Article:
The Nocturnal Times: What can you share with us about your new album, Blueprint?
Ferry Corsten: Well, the new album I’m working on now, Blueprint, should hopefully be released by the end of may or early June. Blueprint will have the new Gouryella track included, “Venera (Vee’s Theme),” which was premiered during his Ultra 2017 performance.

 

 

The Nocturnal Times: How long have you been working on Blueprint?
Ferry Corsten: I’ve been working on it for a bit over a year. What I’m most excited about is that Blueprint is not an album.

 

The Nocturnal Times: What is Blueprint?
Ferry Corsten: It’s an audio book. It’s a fully narrated story throughout the album. Every track corresponds with its part within the story. Every track, whether an instrumental track or a vocal track, will play its own role with the narrative within the story. So, when you get to a point in the story where the narrative brings you to this emotion, the music will carry over and will also convey this story into the music or into the lyrics of the next song. It’s going to be something very, very new in electronic music.

 

The Nocturnal Times: What are your plans to tour in lieu of the album release?
Ferry Corsten: I’ll definitely be touring with the album soon!

 

The Nocturnal Times: After briefly talking about your aliases, have you ever considered  bringing another new alias or resurrecting old alias? Or do you think you’ve covered all the sounds you’ve wanted to thus far in your career?
Ferry Corsten: Yes, I think at this point maybe enough is enough, right? (laughs)

 

The Nocturnal Times: Some DJs like to release different material under different aliases too just in effort to please their fans or not confuse audiences.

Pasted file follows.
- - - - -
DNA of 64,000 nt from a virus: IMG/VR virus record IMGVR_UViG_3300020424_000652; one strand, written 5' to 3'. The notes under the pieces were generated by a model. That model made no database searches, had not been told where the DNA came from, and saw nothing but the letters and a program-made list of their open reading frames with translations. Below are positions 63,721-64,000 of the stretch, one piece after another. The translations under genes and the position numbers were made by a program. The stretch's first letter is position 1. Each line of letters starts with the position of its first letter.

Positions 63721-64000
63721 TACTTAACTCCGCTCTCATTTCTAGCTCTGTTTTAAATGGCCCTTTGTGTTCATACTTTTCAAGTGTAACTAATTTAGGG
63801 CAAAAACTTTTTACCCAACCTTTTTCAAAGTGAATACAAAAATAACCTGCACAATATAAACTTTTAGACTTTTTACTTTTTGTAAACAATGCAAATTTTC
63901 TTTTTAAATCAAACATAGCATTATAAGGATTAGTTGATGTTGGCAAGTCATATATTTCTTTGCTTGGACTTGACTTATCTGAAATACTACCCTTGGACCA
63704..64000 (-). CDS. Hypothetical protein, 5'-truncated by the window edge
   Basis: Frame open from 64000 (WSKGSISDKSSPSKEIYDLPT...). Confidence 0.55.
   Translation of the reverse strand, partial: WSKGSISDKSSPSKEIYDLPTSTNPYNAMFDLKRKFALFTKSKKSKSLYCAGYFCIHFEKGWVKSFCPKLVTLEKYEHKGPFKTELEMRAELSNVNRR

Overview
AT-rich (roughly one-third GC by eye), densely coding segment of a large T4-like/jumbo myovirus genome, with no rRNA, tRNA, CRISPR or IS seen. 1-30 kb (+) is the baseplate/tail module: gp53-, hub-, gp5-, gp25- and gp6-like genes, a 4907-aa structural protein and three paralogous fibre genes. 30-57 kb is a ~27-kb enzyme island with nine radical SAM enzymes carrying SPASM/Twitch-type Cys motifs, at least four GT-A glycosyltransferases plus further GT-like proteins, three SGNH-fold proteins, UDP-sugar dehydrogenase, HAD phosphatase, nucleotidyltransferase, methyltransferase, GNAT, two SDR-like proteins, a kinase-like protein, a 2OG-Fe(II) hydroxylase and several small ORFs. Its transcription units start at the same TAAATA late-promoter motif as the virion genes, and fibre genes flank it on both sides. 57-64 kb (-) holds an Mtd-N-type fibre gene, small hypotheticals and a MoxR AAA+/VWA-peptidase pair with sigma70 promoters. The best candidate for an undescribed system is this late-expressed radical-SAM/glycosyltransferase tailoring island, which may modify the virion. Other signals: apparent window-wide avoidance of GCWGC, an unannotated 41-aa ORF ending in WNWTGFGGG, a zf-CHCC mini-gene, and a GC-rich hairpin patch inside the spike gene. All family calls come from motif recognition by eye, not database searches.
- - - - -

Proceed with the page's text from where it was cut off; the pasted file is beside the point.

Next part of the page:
Ferry Corsten: Well, I think it’s really important to know where the aliases are coming from and the reason behind releasing certain material under certain aliases. It’s important to know the history of the aliases. When I was not DJing yet and I was just producing music, I was producing too much music, too quick. Because of the high production rate, there was too much for one label. So, I then found out soon after, I would put out this track on one label, and then this on another, etc. But at that time it was different from now. At that time, a lot of labels would claim with the named artist. For example, say System F was with a certain label, and then I would make a track by Gouryella, which was claimed by another label. Nowadays, you’ll see a release by an artist on one label and then you’ll see that same artist release another track on that same label just one or two months later. That was almost unheard of when I was first starting out. At the time, because of my high velocity of output, I just had to come up with different names and release on different labels. This was until I had my own label and I could just release everything under one umbrella. At that time I didn’t have any other artists on my label so I would do the same thing. So, that’s actually where all of my aliases actually came from and why they were started.